White House unveils new National Cybersecurity Strategy for the U.S.

Share post:

To address the growing threat of cyberattacks, the White House has released a new National Cybersecurity Strategy. The strategy outlines how the government of the United States will work to protect its networks, data, and critical infrastructure from cyberattacks.

Priorities include rebalancing responsibility for cyberspace defense by shifting the burden of cybersecurity away from individuals, small businesses, and local governments and onto organizations that are most capable and best-positioned to reduce risks for all of us. realigning incentives to favor long-term investments by striking a careful balance between defending against immediate threats and strategically planning for and investing in a resilient future.

It proposes to defend critical infrastructure by expanding the use of minimum cybersecurity requirements in critical sectors to ensure national security and public safety, as well as harmonizing regulations to reduce compliance burdens; enabling public-private collaboration at the speed and scale required to defend critical infrastructure and essential services; and defending and modernizing Federal networks, as well as updating Federal incident response policy.

It will also Disrupt and Dismantle Threat Actors by strategically employing all tools of national power to disrupt adversaries; engaging the private sector in disruption activities through scalable mechanisms; and addressing the ransomware threat through a comprehensive Federal approach and in tandem with our international partners.

In addition, there is a plan to form market forces to drive protection and resilience by trying to promote privacy and data security; shifting liability for software products and services to promote secure development practices; and ensuring that federal grant programs encourage investments in secure and resilient new infrastructure. It will invest in a resilient future and form international alliances to achieve shared objectives.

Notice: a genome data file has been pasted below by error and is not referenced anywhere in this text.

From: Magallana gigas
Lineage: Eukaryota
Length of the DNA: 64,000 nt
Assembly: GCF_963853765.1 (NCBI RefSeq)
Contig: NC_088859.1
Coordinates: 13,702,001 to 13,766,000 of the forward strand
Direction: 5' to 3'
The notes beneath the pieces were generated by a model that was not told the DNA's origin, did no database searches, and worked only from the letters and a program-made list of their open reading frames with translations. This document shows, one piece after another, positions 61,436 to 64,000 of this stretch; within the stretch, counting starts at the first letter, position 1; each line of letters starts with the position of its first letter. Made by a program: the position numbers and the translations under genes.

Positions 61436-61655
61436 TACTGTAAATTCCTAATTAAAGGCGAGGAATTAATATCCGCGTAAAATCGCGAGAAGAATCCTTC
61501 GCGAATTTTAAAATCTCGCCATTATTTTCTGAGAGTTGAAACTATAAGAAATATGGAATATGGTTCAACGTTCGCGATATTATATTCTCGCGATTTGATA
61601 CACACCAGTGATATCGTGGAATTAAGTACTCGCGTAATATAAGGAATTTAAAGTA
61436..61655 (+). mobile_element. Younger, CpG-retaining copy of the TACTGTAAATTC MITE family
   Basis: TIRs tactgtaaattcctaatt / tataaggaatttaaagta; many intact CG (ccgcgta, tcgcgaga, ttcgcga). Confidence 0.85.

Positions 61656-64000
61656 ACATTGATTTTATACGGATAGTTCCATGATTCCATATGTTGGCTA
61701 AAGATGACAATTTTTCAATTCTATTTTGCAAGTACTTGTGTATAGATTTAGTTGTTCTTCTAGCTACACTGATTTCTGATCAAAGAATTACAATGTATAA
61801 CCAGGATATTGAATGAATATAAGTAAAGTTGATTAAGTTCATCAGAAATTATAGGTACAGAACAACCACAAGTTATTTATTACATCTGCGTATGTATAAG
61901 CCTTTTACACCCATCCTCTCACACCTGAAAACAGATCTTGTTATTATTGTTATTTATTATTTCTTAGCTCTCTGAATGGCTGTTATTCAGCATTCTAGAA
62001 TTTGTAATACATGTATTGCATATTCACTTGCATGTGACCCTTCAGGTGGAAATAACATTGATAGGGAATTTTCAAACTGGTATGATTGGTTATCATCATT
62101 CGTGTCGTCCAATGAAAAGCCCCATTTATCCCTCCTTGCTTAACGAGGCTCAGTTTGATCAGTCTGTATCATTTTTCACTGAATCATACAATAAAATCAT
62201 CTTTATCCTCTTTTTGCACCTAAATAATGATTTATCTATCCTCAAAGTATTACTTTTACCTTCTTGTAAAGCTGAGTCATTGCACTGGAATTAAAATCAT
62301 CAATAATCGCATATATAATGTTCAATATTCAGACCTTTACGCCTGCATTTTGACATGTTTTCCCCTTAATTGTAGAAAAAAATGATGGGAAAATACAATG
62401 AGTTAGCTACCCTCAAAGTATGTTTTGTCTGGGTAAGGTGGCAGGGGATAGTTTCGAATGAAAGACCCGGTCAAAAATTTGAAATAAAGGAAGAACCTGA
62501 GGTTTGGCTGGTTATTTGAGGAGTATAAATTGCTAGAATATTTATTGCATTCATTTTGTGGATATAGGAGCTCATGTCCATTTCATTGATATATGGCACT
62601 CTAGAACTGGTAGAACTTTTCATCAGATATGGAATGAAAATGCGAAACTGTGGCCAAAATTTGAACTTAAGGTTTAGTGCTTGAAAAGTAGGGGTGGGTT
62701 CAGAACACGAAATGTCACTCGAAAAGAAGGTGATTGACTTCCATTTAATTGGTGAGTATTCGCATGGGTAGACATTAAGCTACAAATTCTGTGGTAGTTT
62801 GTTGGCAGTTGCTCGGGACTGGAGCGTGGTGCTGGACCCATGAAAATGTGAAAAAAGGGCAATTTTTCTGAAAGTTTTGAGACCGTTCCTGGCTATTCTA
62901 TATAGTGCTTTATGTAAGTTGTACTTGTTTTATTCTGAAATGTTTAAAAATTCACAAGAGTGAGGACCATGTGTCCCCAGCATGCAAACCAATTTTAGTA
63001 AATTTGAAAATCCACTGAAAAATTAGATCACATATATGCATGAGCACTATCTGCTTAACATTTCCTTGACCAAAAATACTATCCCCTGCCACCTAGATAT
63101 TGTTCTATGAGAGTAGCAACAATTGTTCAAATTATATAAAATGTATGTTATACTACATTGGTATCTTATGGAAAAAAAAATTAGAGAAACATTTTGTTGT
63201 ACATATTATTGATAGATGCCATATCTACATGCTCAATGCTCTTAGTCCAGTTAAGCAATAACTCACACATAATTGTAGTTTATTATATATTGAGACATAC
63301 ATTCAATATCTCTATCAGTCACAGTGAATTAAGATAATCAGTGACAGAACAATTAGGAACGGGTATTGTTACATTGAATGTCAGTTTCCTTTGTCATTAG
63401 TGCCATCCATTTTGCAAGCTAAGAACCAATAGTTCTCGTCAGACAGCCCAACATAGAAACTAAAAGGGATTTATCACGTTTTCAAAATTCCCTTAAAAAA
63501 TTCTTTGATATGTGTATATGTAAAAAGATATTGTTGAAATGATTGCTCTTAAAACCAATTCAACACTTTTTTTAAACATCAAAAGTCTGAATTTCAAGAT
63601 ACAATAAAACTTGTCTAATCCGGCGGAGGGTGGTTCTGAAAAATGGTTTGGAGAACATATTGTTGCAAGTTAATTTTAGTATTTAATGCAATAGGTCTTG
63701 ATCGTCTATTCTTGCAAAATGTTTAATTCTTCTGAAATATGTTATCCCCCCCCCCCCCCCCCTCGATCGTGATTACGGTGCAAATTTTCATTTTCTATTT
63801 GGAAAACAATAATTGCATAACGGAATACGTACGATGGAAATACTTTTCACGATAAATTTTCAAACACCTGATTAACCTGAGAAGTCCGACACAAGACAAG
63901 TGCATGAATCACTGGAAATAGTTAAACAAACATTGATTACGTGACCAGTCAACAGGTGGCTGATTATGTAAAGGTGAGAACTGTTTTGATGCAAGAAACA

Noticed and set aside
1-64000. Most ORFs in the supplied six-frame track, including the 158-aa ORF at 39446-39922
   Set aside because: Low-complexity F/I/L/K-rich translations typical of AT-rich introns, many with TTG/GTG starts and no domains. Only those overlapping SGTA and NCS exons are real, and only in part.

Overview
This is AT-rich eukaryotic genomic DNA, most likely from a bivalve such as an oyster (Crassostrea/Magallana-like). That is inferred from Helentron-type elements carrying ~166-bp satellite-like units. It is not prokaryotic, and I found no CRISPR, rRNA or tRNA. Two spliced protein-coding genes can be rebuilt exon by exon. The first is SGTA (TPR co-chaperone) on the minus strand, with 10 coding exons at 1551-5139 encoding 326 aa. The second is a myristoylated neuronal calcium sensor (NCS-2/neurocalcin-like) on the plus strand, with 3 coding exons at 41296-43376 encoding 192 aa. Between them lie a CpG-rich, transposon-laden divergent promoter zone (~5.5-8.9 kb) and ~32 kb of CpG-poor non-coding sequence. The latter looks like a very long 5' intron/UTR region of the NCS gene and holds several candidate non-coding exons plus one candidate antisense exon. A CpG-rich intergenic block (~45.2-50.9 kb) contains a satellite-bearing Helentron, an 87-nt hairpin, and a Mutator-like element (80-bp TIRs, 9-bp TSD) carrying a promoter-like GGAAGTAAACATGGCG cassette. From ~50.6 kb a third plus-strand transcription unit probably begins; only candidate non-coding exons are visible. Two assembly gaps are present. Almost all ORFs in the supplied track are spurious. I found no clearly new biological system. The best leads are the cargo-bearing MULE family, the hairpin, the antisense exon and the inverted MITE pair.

The sources for this piece include an article in BleepingComputer.



Related articles

Investors believes TikTok ban could benefit Meta, Google, and Snapchat

According to CFRA, investors believe that the proposal to ban TikTok in America will benefit rivals such as...

Google monopolizes online advertising, U.S. alleges in antitrust lawsuit

The U.S. Justice Department and eight U.S. states are suing Google for allegedly monopolizing online advertising. The complaint, filed Tuesday in Virginia, alleges that Google monopolizes key digital advertising technologies, collectively referred to as the “ad tech stack,” that website publishers depend on to sell ads and that advertisers rely on to buy ads and

Russian Twitter trolls had little influence on 2016 election, New York University study reveals

According to a new study published by New York University's Center for Social Media and Politics, Russian Twitter...

Ontario appeal court limits privacy claim in data breach lawsuits

In Ontario data breach victims can't sue organizations for intrusion upon seclusion, says appeal court. But, warns a lawyer, a new right to sue is coming in proposed f

Become a member

New, Relevant Tech Stories. Our article selection is done by industry professionals. Our writers summarize them to give you the key takeaways